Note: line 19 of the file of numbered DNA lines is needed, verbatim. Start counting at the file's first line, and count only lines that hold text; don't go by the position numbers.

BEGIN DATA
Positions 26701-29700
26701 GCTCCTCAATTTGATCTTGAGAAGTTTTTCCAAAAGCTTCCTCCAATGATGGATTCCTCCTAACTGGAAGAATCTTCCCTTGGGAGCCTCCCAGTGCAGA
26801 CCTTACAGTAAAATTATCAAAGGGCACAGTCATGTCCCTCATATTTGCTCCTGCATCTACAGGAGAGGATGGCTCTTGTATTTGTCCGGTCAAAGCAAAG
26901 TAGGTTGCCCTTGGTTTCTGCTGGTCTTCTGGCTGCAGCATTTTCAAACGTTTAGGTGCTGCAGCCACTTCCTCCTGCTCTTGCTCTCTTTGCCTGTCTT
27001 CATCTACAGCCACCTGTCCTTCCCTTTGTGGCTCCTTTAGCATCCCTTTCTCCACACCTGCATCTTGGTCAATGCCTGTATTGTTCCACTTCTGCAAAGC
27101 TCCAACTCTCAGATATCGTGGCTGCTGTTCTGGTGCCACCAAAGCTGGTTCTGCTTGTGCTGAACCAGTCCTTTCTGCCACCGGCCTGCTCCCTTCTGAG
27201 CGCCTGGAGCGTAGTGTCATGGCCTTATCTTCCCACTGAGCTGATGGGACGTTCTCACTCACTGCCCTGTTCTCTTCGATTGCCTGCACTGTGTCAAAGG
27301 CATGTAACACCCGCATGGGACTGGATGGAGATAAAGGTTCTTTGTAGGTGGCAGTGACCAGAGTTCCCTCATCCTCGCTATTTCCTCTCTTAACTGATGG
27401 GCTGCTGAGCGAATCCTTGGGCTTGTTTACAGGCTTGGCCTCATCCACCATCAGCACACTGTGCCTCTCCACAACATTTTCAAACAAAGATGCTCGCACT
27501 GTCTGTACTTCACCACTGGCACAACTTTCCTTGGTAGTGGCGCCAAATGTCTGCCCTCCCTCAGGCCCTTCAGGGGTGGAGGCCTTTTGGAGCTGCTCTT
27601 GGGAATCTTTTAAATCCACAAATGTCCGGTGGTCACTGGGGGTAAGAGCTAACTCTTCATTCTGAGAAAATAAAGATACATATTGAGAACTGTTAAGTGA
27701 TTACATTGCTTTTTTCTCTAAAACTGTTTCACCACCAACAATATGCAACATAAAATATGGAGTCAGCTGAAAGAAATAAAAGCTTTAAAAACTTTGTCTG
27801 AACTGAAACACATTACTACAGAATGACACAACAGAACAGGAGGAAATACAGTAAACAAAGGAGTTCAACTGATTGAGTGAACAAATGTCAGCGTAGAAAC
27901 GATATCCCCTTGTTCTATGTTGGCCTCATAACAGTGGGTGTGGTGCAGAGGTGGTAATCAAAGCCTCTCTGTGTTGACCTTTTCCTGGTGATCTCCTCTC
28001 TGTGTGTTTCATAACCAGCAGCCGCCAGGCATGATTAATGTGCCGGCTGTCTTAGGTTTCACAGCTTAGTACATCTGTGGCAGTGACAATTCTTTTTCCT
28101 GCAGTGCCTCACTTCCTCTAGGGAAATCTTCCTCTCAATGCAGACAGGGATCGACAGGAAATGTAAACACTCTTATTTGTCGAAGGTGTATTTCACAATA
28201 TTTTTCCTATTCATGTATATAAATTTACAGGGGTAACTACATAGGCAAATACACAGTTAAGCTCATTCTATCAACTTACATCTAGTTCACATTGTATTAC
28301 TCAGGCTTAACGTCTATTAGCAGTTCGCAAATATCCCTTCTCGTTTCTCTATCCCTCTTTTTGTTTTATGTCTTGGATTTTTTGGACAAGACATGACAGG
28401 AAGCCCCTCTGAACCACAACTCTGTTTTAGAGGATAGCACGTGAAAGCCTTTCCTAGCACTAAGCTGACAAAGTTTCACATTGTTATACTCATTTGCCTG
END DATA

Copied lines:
28401 AAGCCCCTCTGAACCACAACTCTGTTTTAGAGGATAGCACGTGAAAGCCTTTCCTAGCACTAAGCTGACAAAGTTTCACATTGTTATACTCATTTGCCTG